By Patrick Szabo

Lost Barrel Brewing opened in December at the southwestern corner of Loudoun County, about a half-mile west of the Middleburg town limits off Rt. 50. 

Situated on a 70-acre working horse farm that abuts the Salamander Resort & Spa, the brewery features 15 beers on tap, four varieties of hard seltzers and a full food menu. And its beer is brewed by a familiar face, Patrick Steffens, the former owner and brewer at Loudoun Brewing Co. in Leesburg.

Lost Barrel’s owners—a group of close friends—purchased the property in 2019 and began work to open within the year. That work was pushed back a bit when the COVID-19 pandemic hit three months later. Still, within a year they were able to restore the old house on the property, convert a barn into the brewery’s saloon events and party rental space, and build the 7,500-square-foot main brewery building, an open-air blend of industrial and country lodge space designed by Leesburg architect Tom O’Neil.

What made the opening easier was the professional backgrounds of the managing partners, Sam Busey and Joe Femia. Femia used his construction company to build the main brewery building and Busey continues to use his background in business to keep the brewery operational.

Lost Barrel Brewing General Manager and brewer Patrick Steffens, left, and Marketing & Events Manager Natalie Femia.

The brewing operations started a as small beer club with the businesses’ partners in Steffen’s basement. They focused on making high quality beers for friends and family just for fun. Eventually, the thoughts turned to ramping up that experience on a commercial scale. 

“Once we made the decision to jump in with both feet, then it was just a matter of trying to bring a very high-quality operation to the area, both from a service standpoint and a product standpoint and from a people standpoint,” Steffens said.  

The brewery offers 15 beers on tap, all produced in house using a 15-barrel Prospero brewing system.

“This has been quite an adventure to scale up. It’s a good size for us where we are right now, Steffens said. They soon plan to add distribution with kegs and cans. 

The beer selection includes a light lager, a farm ale, an amber ale, a double IPA and an oatmeal stout. There are also four gluten-free hard seltzers for sale: wild cherry, lemon-lime, blood orange and grapefruit. All the ingredients Lost Barrel uses to create its beer and seltzer are organic.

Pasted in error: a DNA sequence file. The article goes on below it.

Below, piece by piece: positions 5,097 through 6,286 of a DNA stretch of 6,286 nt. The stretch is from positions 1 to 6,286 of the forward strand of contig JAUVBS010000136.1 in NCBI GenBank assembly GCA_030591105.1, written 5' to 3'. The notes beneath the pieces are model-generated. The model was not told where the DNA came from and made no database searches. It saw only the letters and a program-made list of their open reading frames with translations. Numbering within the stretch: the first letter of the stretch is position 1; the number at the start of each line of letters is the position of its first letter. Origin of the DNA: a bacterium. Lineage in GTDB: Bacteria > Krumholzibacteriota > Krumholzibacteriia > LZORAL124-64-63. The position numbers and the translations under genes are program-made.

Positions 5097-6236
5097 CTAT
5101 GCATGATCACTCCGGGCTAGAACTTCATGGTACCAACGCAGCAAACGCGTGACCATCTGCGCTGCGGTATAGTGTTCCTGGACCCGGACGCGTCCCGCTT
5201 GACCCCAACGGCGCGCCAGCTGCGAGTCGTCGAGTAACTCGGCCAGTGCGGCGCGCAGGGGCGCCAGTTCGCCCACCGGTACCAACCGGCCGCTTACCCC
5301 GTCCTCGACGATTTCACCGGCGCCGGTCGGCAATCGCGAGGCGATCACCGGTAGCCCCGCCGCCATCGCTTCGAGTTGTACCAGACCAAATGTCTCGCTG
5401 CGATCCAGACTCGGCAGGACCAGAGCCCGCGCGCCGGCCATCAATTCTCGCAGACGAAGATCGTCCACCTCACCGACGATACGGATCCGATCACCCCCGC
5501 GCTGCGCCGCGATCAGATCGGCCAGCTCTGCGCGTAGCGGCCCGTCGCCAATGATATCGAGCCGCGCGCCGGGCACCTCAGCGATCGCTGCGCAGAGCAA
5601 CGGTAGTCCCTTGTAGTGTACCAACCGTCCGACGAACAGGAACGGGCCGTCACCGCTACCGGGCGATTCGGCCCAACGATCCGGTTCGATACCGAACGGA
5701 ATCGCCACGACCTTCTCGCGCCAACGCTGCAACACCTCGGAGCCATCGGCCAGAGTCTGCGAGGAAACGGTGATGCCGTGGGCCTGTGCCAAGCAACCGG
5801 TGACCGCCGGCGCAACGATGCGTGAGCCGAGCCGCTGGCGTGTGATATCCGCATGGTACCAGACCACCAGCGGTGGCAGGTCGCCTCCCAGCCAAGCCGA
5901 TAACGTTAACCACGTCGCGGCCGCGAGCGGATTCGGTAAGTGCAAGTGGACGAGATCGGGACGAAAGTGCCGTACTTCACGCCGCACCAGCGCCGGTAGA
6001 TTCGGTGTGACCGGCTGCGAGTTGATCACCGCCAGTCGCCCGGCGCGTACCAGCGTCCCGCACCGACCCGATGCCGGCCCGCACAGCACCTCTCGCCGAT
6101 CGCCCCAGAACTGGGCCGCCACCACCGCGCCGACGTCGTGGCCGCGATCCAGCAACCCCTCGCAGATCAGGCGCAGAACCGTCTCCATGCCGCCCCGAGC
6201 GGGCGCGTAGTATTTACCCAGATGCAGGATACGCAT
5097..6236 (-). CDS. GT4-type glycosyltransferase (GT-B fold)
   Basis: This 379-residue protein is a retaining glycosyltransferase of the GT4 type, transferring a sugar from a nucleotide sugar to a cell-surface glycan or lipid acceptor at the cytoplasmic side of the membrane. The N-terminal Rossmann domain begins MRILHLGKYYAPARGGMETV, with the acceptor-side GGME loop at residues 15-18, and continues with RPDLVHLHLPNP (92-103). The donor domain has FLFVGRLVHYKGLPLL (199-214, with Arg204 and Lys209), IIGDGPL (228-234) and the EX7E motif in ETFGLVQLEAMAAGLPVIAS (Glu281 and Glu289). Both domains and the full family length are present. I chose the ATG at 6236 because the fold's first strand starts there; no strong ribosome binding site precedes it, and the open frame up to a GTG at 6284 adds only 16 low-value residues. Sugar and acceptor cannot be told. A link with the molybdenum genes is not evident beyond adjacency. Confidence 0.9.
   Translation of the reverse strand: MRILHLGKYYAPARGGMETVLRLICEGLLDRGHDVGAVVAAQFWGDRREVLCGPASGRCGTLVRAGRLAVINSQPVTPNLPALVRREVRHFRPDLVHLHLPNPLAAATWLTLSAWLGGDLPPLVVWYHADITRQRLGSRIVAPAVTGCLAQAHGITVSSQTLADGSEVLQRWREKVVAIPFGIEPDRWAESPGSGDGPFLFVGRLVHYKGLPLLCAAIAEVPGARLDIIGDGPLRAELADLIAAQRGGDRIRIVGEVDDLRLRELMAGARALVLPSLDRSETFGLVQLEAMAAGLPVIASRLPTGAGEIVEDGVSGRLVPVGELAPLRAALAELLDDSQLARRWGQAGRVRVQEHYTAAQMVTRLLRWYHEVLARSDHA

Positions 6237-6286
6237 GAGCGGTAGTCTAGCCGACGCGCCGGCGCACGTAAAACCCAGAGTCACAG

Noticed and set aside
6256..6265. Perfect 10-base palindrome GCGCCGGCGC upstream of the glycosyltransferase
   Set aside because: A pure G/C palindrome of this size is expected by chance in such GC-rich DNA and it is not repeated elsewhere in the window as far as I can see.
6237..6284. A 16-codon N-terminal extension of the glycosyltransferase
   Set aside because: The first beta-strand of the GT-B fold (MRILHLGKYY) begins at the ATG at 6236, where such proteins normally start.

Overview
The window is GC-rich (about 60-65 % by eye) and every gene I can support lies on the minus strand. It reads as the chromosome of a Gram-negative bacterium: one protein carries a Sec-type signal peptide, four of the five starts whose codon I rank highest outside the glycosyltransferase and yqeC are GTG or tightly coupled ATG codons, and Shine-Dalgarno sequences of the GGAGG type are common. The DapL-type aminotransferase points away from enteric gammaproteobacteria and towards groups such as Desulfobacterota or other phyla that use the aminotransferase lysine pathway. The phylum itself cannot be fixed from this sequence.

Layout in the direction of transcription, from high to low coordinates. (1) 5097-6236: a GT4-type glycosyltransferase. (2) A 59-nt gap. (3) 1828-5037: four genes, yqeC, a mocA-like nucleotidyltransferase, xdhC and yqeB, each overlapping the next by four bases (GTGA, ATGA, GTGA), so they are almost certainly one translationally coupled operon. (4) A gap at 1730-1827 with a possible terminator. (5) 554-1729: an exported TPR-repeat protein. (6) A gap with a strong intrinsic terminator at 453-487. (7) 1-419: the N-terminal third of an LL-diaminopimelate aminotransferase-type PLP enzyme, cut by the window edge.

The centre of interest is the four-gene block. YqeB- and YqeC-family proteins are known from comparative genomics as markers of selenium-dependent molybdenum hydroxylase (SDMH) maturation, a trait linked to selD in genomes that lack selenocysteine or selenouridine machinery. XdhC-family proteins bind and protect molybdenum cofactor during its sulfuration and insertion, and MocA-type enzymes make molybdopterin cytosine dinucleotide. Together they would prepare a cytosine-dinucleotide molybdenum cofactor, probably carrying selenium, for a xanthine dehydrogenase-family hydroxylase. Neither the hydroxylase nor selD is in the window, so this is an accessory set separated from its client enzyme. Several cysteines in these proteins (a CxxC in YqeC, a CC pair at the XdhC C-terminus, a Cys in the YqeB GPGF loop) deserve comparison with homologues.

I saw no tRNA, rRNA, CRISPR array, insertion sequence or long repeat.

While Steffens prefers hoppy IPAs, one of the most popular beers is the Farm Ale, a Belgian-style saison.

The brewery also offers guests a full food menu that includes five varieties of wings, sandwiches, flatbreads and sharable plates like bacon pops, chicken potstickers and brewhouse mac and cheese.

Lost Barrel is the second brewery in Middleburg area; Old Ox Brewery opened in downtown Middleburg in 2019. Marketing & Events Manager Natalie Femia said Lost Barrel and Old Ox complement each other, since Old Ox operates as a more indoor, traditional bar space and Lost Barrel has more outdoor, farm space on which guests are invited to picnic.

A restored barn at Lost Barrel Brewing offers event space in the lower-level saloon and upstairs studio.

While the brewery already has a strong tourist draw, Steffens said the locals have been welcoming as well. “We’ve gotten a lot of good feedback from the community as far as the products and the atmosphere, which has been very encouraging. It is nice to get that welcoming kind of feedback,” he said. 

Thursday night trivia already has grown into a popular community event and Natalie Femia said they plan to work closely with local organizations. Already, it has worked with Dogtopia on an outdoor dog event and is planning to host a Tales and Ales fundraiser. 

Lost Barrel Brewing, located at 36138 John Mosby Highway, is open Sunday and Thursday from 11 a.m. to 8 p.m. and Friday and Saturday 11 a.m. to 10 p.m. Learn more at lostbarrel.com.

A firepit among ample outdoor seating at Lost Barrel Brewing.